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"The darkest part of my life..."

“The darkest part of my life…”


Bill grew up in a happy home, but he began abusing drugs and alcohol in his teens. “I started running in the 70’s and really never stopped,” he says. “I gave up alcohol, but opiates always seemed to climb back into my life.”

Bill was a functioning addict, holding down the same job for 22 years, making good money, and providing for his family. “I was always a respected man. I always carried myself properly,” he says.

However, all that changed when Bill was caught with heroin. “I got incarcerated at the age of 57 years old – my first felony,” he says.

When he was released from jail, Bill had nowhere to go. “Being incarcerated for six months, I didn’t pay my surcharges on my driver’s license so I couldn’t get around to work. I was stuck,” he says. “I was at the darkest part of my life – in my 50s, with nothing and nobody to turn to.”

Bill was homeless for about six weeks, staying with friends or sleeping on the boardwalk. “It really devastated me,” he says. “I really didn’t want to live anymore.”

Finally, Bill sought help from Social Services, who referred him to the Jersey Shore Rescue Mission. “I sat in here for a few nights and I saw the leadership and the staff – how happy they were – and it was something I wanted,” Bill says.

He went through 60 days of pre-program at the Jersey Shore Rescue Mission, then completed our Life Change Program at the Market Street Mission. “After 57 years of knowing there was a God but never turning to Him for anything and never surrendering, I finally turned everything over to God,” Bill says. “I’d never picked up a Bible in my whole life...and now I love reading scripture.”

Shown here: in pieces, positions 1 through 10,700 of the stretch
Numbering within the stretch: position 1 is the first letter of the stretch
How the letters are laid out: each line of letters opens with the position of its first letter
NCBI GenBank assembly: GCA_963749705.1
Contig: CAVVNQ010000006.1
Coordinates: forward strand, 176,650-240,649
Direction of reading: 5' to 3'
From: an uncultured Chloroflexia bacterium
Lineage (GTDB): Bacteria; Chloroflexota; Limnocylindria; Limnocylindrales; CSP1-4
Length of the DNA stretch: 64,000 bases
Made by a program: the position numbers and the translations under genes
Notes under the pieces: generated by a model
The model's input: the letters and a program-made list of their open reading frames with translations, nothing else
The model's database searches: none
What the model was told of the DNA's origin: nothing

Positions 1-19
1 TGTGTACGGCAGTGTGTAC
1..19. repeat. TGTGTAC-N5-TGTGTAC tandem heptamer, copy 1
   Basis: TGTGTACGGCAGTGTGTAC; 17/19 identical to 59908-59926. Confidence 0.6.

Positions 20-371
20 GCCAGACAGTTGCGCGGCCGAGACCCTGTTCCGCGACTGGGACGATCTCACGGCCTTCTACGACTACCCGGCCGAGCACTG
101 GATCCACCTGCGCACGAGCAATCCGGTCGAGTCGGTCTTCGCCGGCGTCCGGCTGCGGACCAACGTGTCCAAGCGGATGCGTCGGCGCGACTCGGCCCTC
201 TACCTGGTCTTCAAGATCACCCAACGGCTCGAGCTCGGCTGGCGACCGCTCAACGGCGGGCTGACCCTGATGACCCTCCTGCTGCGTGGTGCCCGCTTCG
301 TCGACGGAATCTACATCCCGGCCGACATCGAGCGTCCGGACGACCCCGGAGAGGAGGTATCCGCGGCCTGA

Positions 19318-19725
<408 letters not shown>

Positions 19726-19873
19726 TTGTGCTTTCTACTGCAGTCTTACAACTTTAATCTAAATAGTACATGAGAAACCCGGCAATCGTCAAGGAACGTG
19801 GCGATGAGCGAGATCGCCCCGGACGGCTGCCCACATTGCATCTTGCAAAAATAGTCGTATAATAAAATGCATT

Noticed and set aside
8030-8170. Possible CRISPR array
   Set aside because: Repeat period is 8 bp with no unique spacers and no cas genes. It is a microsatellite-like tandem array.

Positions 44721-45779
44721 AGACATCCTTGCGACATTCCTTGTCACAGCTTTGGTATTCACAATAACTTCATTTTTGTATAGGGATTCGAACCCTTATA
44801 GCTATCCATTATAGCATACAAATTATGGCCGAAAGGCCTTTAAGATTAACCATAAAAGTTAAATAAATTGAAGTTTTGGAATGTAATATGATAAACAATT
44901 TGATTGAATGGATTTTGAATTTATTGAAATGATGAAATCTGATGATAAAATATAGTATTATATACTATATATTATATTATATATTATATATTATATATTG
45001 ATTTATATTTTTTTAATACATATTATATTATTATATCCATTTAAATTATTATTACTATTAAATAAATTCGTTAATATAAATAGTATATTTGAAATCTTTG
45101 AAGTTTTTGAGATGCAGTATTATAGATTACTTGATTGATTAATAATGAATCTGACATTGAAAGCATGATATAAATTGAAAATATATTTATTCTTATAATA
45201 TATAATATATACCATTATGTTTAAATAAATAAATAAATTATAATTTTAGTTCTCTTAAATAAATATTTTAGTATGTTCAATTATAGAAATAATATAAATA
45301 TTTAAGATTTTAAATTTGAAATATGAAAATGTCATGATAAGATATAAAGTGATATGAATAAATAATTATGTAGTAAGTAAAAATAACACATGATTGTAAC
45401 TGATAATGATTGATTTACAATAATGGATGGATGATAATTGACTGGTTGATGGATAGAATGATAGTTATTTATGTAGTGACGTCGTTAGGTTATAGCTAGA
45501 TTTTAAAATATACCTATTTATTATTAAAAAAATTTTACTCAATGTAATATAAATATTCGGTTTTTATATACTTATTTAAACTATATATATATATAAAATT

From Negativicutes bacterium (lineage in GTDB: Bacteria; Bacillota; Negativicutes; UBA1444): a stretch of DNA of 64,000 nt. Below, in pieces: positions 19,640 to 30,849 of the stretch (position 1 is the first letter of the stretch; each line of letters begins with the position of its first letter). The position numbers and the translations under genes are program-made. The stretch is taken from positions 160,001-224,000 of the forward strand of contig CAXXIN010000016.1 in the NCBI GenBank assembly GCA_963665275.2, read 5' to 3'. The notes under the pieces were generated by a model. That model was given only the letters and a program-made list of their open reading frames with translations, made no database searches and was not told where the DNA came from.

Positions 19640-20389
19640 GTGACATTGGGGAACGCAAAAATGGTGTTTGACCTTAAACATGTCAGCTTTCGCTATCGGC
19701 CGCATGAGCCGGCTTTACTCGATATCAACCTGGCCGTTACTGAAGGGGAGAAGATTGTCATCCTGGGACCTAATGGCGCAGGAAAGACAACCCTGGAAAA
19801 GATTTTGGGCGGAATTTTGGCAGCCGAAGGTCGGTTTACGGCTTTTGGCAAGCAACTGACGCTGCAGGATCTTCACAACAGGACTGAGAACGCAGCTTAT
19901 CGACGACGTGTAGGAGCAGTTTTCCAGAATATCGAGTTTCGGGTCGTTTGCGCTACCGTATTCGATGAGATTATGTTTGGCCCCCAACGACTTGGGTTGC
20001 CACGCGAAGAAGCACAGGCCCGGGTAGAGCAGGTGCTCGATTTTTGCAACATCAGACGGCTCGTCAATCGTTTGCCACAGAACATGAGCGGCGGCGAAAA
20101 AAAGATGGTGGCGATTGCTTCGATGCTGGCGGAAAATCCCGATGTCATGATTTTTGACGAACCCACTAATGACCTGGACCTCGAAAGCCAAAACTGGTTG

Bill graduated from the program and returned to the Jersey Shore Rescue Mission for Leadership Training. “I knew it would be an opportunity for structure in my life, for me to keep my clarity and think right,” Bill says. “I figured if I could give back to the Mission, then I could continue to grow with Christ, continue to learn about myself.”

As a leadership trainee, Bill attends chapels and Bible studies, receives counseling, and encourages men who are new to the Mission. “I give them a little pep talk about how it gets better if you just keep your head up,” Bill says.

When he completes leadership training, Bill hopes to do mission work himself – to minister to others the way Mission staff has ministered to him. “I can’t say enough good about the staff,” he says. “They truly care.”

To read our most recent issue of The Lifeline, click here. 

Help other men like Bill…

Bill's story of hope and healing is inspiring. Our Life Change Recovery Program exists to help other men in Asbury Park find healing. Will you help provide this help to others?